for us. in the spring we experienced late freezes in michigan and new york and pennsylvania that wiped out fruit crops. a lot of small family farms, farms in northern michigan wiped out. in my home state late freezes in the spring caused cherry producers to lose practically their entire crop right off the bat. it warmed up, the buds came out, then they had a deep freeze; killed everything. our growers produce 75% of the u.s. supply of cherries. that's around 270 million pounds. and the cherry producers experienced 98% loss. now in our amendment, in the disaster bill and in the farm bill, we give them some help because they spent the rest of the crop year this year having to pay to maintain the orchards and the frees, eating the costs and hoping the trees will bounce back next year and produce a crop. so they have all the costs of maintaining everything but no revenue coming in. cherry producers were also forced to fight spreading diseases like cherry leaf spot and bacterial tinker, making the trees even more costly to maintain and at risk of loss. they didn't just lose their crop this
, is not on the news every night and cnn is not broadcasting from the shores of new york and new jersey -- that happened for a few days and then we've gone on to other pressing issues of the day. and as new challenges arise, the press attention will be diverted, as is natural. the problem is it may be natural but it's not necessarily good for people that have lost their homes, lost their businesses and without quick action from congress and robust, definitive, comprehensive support from the federal government, these individuals, these communities will not be able to recover. and i am living testimony as a senator from one of the state's hardest hit in recent memory from a natural disaster to really to be able to testify as almost an eyewitness -- as an eyewitness of what happened in the aftermath of hurricanes katrina and what is possible in this recovery for hurricane sandy. it's been over seven weeks since hurricane sandy claimed the lives of more than 130 americans, destroying -- and i want to correct the record -- 340,000 homes and 200,000 businesses. just to put that in comparison,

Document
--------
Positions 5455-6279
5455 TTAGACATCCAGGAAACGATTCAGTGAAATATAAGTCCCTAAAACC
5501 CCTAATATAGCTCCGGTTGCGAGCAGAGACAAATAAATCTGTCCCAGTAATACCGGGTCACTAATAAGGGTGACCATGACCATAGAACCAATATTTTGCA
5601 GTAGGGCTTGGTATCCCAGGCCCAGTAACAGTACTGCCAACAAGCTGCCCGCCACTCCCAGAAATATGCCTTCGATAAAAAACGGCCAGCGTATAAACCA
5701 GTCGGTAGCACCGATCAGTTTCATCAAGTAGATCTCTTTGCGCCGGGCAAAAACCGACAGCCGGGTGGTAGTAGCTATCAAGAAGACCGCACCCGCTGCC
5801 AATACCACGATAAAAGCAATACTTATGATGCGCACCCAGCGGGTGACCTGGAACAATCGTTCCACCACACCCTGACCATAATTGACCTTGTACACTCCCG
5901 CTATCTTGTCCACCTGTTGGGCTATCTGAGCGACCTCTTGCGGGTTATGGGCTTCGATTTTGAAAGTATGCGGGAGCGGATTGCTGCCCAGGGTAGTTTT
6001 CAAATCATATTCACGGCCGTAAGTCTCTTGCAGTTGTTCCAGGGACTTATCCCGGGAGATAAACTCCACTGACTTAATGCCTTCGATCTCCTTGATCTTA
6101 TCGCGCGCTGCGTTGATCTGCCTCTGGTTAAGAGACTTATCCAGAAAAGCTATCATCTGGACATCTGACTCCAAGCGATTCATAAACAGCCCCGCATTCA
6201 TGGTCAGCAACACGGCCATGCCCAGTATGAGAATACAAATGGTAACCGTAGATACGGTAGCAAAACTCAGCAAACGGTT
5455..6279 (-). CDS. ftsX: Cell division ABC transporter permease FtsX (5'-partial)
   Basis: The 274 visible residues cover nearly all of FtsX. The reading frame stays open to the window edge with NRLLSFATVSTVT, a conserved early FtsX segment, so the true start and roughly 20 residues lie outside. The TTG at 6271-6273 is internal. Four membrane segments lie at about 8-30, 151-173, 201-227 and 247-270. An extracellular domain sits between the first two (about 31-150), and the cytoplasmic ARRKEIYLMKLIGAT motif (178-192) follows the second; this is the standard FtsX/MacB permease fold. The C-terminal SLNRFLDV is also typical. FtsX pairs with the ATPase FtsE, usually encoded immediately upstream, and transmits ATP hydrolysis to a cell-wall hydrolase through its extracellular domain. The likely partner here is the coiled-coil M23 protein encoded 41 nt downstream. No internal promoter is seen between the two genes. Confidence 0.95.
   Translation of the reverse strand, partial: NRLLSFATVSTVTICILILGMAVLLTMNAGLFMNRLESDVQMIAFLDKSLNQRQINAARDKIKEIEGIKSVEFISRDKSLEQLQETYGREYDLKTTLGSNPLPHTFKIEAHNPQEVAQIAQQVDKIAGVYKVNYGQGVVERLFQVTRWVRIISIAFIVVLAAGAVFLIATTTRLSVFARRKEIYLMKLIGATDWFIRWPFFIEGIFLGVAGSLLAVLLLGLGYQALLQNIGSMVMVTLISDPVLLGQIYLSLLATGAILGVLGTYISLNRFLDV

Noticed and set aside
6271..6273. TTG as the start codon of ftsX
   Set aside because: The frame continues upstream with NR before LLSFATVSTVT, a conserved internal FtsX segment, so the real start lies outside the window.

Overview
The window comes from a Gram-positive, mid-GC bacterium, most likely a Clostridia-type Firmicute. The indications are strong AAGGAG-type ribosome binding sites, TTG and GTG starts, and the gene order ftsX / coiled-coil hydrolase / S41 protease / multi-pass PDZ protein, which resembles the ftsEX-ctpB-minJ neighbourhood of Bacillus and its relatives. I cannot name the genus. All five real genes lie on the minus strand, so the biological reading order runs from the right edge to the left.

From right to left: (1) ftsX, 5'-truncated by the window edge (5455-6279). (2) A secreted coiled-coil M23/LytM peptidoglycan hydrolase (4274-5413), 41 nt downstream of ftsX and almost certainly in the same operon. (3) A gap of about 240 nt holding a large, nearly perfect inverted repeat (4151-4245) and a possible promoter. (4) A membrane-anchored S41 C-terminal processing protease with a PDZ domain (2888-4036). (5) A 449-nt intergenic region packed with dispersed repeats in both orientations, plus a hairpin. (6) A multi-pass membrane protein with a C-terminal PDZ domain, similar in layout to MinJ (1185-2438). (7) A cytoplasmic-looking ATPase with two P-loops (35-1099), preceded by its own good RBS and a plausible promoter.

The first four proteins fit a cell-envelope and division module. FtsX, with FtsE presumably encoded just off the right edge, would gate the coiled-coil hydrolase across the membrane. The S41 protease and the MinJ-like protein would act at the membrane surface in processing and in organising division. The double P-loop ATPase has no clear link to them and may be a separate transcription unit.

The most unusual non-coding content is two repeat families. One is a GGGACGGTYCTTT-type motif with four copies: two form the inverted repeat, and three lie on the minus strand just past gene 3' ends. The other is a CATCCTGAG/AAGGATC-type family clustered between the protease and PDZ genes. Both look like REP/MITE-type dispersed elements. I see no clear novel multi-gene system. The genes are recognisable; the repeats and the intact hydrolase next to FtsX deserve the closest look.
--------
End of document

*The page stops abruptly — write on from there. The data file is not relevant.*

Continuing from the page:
-store shopping. >> our new york shop is based on what our tristate customers are shopping for online. they have no idea we have been studying them online and a merchandise selection based on what's in their cart, what they're clicking through. >> and laurie joins us now from new york. it's so interesting. we're talking about smaller, smaller folks who are doing this. what about larger online stores, for example, ebay, amazon, are they doing something similar? are we going to see an amazon store? >> sure, listen, there are already rumors now that amazon is setting up shop in seattle. so unconfirmed but lots of folks saying they're looking to make that move. what they are doing, amazon has the amazon locker. so if you're going to staples or radio shack, you might start seeing these giant lockers that say amazon locker. it allows people if they get something at home at amazon, they can pick it up, they get a confirmation e-mail, a number they type in and they'll get their object there. we're seeing that happen quite a bit. google just yesterday, they bought amazon's competitor, so you know, it's c
located at 26 east genesee street in baldwinsville, new york, as the corporal kyle schneider post office building. the speaker: without objection, when the house adjourns today it shall adjourn to meet at noon on monday, december 24, 2012, unless it sooner has received a message from the senate transmitting its concurrence in house concurrent resolution 146. in which case the house shall stand adjourned pursuant to that concurrent resolution. without objection, the house stands adjourned pursuant to that order. >> good morning. i'm president of the national rifle association of america and i'd like to welcome you here this morning for the purposes of beginning our discussion of the pop i can that's been on the minds of american parents across this country. and that is what do we do about the tragedies of the sort that struck in newtown connecticut to avoid such events in the future. like most americans, we were shocked by what happened. like all americans, we've been discussing all of the various options that are available to protect our children. and at this point we would like to share